I am a feminist. I am an anime reviewer. But unless you can appreciate that there are more complexities to me than simple labels like that, you will be confused when I say “I like this series.” Yes, I said it! And I do believe it is severely under-appreciated, despite the content!
Now that that rant is out of the way, time to switch gears into reviewing something that is more humorous and heart-warming than about a social commentary. There will be plenty of time for thought-provoking critical analyses in some other review that I will do. Just not this one! This time, I will be bringing on ALL THE SHENANIGANS!
Majimoji Rurumo brings us into the life of Kouta Shibaki: a high school pervert who’s out to look for some panties. So basically, your typical high school deviant guy. As a member of the outcast group of boys on the campus, the Mystery Discovery Club (FHK, as in the “Fushigi Hakken Klub”), he happens to summon a cute little witch from the nether world. And just like that, Kouta’s beautiful relationship with the witch in-training known simply as Rurumo begins… by asking for her panties.
But little does Kouta know, making a wish on a witch means signing a contract with her! And so, Kouta receives a booklet of 666 tickets that will grant him more wishes from Rurumo, each wish using more tickets, depending on how much power it will take to grant the wish. There’s just one problem: once Kouta uses up all the tickets, he dies!
Wow. What was the author thinking? This isn’t the most bizarre comedy series I’ve ever watched, but come on! Whoever wrote this couldn’t have possibly written anything particularly popular among fans recently, right? RIGHT?
Majimoji Rurumo‘s creator, Wataru Watanabe also created the hit bicycle drama, Yowamushi Pedal! You really can’t judge a book by its cover after all… literally! But anyway, back to the Majimoji Rurumo review!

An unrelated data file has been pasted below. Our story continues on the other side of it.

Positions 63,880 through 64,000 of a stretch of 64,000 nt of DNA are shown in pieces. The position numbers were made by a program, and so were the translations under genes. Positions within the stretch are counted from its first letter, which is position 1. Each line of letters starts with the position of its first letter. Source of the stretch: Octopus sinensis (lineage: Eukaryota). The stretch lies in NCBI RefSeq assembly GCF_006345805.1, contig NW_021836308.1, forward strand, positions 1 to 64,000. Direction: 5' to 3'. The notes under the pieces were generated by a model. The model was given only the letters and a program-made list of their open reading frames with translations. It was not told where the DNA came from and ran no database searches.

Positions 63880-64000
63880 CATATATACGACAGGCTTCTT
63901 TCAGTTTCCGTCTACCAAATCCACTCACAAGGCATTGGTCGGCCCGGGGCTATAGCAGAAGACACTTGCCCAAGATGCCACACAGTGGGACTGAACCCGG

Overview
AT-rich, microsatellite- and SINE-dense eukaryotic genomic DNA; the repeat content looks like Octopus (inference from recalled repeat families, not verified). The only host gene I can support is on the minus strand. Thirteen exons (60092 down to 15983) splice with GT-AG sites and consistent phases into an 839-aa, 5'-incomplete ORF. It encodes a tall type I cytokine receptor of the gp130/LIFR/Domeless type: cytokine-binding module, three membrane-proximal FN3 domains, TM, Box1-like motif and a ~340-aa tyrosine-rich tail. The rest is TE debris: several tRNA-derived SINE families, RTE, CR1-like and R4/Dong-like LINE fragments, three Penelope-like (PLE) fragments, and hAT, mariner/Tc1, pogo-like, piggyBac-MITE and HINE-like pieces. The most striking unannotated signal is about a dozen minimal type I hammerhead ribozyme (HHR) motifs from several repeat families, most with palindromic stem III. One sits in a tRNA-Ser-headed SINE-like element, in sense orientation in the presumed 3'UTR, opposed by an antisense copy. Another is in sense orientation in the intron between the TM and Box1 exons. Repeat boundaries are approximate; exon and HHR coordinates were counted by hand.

Aside from all the obvious fan service that goes on, I do like the characters for more than just how they present themselves visually. Kouta and his friends are made to be goofy guys, so we really can’t fault them for being dorks all the time. And besides, Kouta has one of anime’s funniest bat-shit crazy moms!
But even though this series is full of crazy, stupid, funny moments, it also has its share of some of the saddest and heart-warming moments, too.
I already talked about Rurumo’s song in my Great Moments review last year, but there is also one of the more sentimental moments when Kouta brings home a trio of abandoned kittens. Not to spoil the details of the episode, but Kouta learns one of life’s most important lessons in such a small instant.
Wishes and magic can’t solve all your problems. And no matter how hard we try to fight it, death is still inevitable. I mean, damn! That just hit really hard in the Feels and stuff, and now I’m contemplating on my own mortality… but I promised you all this would be a fun review!
Rurumo may be a witch in-training, but she also has to learn to adjust to the human way of living. And as dumb as Kouta and his friends are, Rurumo isn’t really any better! She’s a very shy klutz, often getting herself into trouble over misunderstandings! But lucky for her, she has at least one thing going for her that will get her out of any trouble that comes her way!
The show is situational, so if you just so happened to skip around, it probably won’t matter too much, as it will still feel like the same show. And while there will always be plenty of fan service, which exists in just about everything in varying degrees, I can’t help but think just how much Rurumo and Kouta grow as their adventures with their friends progress. In fact, when Rurumo goes missing and is otherwise forgotten, everyone in Kouta’s life realizes that Rurumo was the one who brought them all together.
But don’t worry. Even that episode has a very comedic ending!
If there is anything I want to highlight from Majimoji Rurumo, it’s the bond that Kouta and Rurumo share as the show goes on. Sure, Kouta is just using Rurumo for all kinds of foolery, and Rurumo is using him as a means for her to become a full-fledged witch someday, but their relationship is similar to that of a brother and sister. There’s nothing particularly romantic about that. But it is the one thing this show has that makes it more than just about ecchi shenanigans. And that’s why I believe this show can be very sentimental, and why I like it so much.
So if you’re looking for an anime that’s more than just about the fan service, even though there is plenty of it, watch Majimoji Rurumo. Oh, and in case you’re wondering why I’ve decided to post so many anime reviews this week, that’s because I have a very ambitious set of reviews coming up as we get closer to Anime Expo 2015! So be ready for more!